What is it about Pete’s work that turns you on?
He’s a phenomenal guitar player – literally world class. And he’s a great songwriter – we both like the same kind of music and our voices just work really well together. And personally it’s just very easy. He’s in a good place in his life and I am in mine, so it’s just a very easy thing.
Working with so many different people – is there a different dynamic with different people?
Now, because it’s what I do all the time, I’m quite used to it. A lot of it comes about through conversation. When I’m with an artist I’ll be with them for 3 or 4 days so the first day will just be talking and getting to know that person. It’s very important to me that the stuff we write is of them and not of me. So I want to get to know that person and find out what they want to write about. And every session is totally different. Some people don’t play instruments, but I prefer when they do so I can just concentrate on melody and lyrics which is kind of what I go into sessions to do.
So when you write with somebody new it sounds like you’re the one doing the adapting and moulding yourself to the other persons specific needs and talents?
Well, it depends. If it’s someone like Ed [Sheeran] – we’re a bit like a tag team. If it’s someone new they might need loads of guidance. If it’s someone more established it might be more just taking what they’ve got. And a lot of the time the label has already said the type of song they need for the album – we’re looking for a ballad or whatever, so you have guidelines. But I like it better when you just meet and chat and a song comes out and you try not to think too much about the cut at the end of it and will it make the record. I think you can go mad thinking that way, so I just get on with it and just enjoy my time with that person.
You labelled yourself earlier on as an ‘alternative country artist’, and when you’re at St David’s you’re part of the folk season they have – what are thoughts on the label of ‘folk music’ nowadays because it seems to be a vastly broader church than it has ever been in the past?
Definitely. It’s the same as the term ‘popular music’ now. It connects with all sorts of different people. I’ve always skirted around the peripheries of the folk scene and that has always allowed me to play some great folk festivals which I’ve always been very grateful for, but I don’t think of myself or class myself as a folk artist. I am inspired by artists who are considered to be folk. But for me the classic singer/songwriter nowadays – people like Ben Howard and Ed – were rooted in the folk scene to begin with. I have huge respect for the old stalwarts, but equally I love the fact we’re getting that new wave with people like Mumfords and Laura Marling who have brought folk back into the mainstream.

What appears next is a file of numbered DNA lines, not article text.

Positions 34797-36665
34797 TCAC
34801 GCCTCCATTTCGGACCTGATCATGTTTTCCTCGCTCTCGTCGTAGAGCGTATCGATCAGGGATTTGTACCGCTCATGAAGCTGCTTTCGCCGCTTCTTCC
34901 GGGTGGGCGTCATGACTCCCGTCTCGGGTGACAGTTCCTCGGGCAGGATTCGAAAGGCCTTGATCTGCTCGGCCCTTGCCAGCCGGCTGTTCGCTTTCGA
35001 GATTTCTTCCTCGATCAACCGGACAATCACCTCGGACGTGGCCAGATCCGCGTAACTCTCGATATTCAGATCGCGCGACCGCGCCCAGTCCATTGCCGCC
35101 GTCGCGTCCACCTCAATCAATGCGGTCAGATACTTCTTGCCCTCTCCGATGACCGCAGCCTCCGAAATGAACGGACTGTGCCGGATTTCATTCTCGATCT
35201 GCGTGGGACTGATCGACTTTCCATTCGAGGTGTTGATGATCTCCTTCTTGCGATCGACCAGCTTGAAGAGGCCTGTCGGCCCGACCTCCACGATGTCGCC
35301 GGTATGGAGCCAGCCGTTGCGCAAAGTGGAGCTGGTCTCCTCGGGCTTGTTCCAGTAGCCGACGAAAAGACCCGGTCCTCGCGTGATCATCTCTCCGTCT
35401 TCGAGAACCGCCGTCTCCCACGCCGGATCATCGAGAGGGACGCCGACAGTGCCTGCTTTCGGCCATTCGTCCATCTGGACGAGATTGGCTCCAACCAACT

So where is the greater love for you, is it in the singer or the songwriter part of what you do?
It’s the songwriter, for definite. It always has been, even when I was a ‘singer-songwriter’. I would never say I was the best singer in the world – I would never say I was the best songwriter either, of course – but I think my strength is my songs. And being a mum would make it so difficult to retain a presence in that world of performing – now I have hundreds of voices who can do that for me and I can go home and be a mum and not be recognised in the street and not have to deal with all the trappings of being a famous person.
It’s quite an elite group – you and few others who have that kind of Tin Pan Alley thing going on, being behind the scenes and making the hits.
Well, exactly – it’s always been that way. I’m signed to Spilt Milk who represent people who make me look like a minnow when it comes to writing for other people. All of them have this sort of slightly elusive air about them. People like Eg White who’s had hundreds of hits but people don’t really know what he looks like and I love that. It’s very important that it’s about the singer, the artist, and not the songwriter. We write for them and they have to go and do all the hard work. Ed has to sing ‘Thinking Out Loud’ every night for the rest of his life, not me. And it’s his song, not my song – he’s made it his song.
You’re a Bristolian who’s lived in Cardiff for twenty odd years. Has Wales adopted you or have you adopted Wales?
I don’t think anything would have happened in my career if I hadn’t lived in Wales. Wales has always been very open to people coming and trying out their thing. I was lucky to be starting out during that Cool Cymru era with the Manics and the Catatonia and the ‘Phonics and everyone was always so supportive of me and obviously now my husband and my kids are Welsh speakers and I live in the valleys and I absolutely love it here. I go up to London and I have a life that’s very different but I would never ever leave Wales as it keeps me grounded with what’s important which is my family and friends.
Amy Wadge and Pete Riley perform at St David’s Hall in Cardiff on Friday June 23rd. For Booking info click here.